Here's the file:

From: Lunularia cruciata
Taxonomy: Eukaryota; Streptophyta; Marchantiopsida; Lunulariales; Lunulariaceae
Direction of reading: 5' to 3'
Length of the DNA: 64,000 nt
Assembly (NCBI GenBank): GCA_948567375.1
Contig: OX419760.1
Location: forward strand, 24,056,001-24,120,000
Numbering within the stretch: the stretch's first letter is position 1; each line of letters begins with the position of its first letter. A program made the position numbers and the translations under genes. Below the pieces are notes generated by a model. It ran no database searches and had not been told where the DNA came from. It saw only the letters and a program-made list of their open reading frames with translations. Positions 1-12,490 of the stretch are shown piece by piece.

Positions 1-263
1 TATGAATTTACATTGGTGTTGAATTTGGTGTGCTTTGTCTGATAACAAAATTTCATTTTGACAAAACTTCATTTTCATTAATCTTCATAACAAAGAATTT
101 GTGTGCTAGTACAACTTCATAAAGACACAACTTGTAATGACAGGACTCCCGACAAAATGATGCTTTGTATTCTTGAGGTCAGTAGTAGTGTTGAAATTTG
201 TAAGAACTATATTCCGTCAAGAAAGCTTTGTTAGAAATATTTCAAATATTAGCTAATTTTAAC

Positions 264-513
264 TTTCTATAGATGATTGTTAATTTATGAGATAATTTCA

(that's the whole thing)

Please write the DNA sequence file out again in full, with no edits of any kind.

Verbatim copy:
From: Lunularia cruciata
Taxonomy: Eukaryota; Streptophyta; Marchantiopsida; Lunulariales; Lunulariaceae
Direction of reading: 5' to 3'
Length of the DNA: 64,000 nt
Assembly (NCBI GenBank): GCA_948567375.1
Contig: OX419760.1
Location: forward strand, 24,056,001-24,120,000
Numbering within the stretch: the stretch's first letter is position 1; each line of letters begins with the position of its first letter. A program made the position numbers and the translations under genes. Below the pieces are notes generated by a model. It ran no database searches and had not been told where the DNA came from. It saw only the letters and a program-made list of their open reading frames with translations. Positions 1-12,490 of the stretch are shown piece by piece.

Positions 1-263
1 TATGAATTTACATTGGTGTTGAATTTGGTGTGCTTTGTCTGATAACAAAATTTCATTTTGACAAAACTTCATTTTCATTAATCTTCATAACAAAGAATTT
101 GTGTGCTAGTACAACTTCATAAAGACACAACTTGTAATGACAGGACTCCCGACAAAATGATGCTTTGTATTCTTGAGGTCAGTAGTAGTGTTGAAATTTG
201 TAAGAACTATATTCCGTCAAGAAAGCTTTGTTAGAAATATTTCAAATATTAGCTAATTTTAAC

Positions 264-513
264 TTTCTATAGATGATTGTTAATTTATGAGATAATTTCA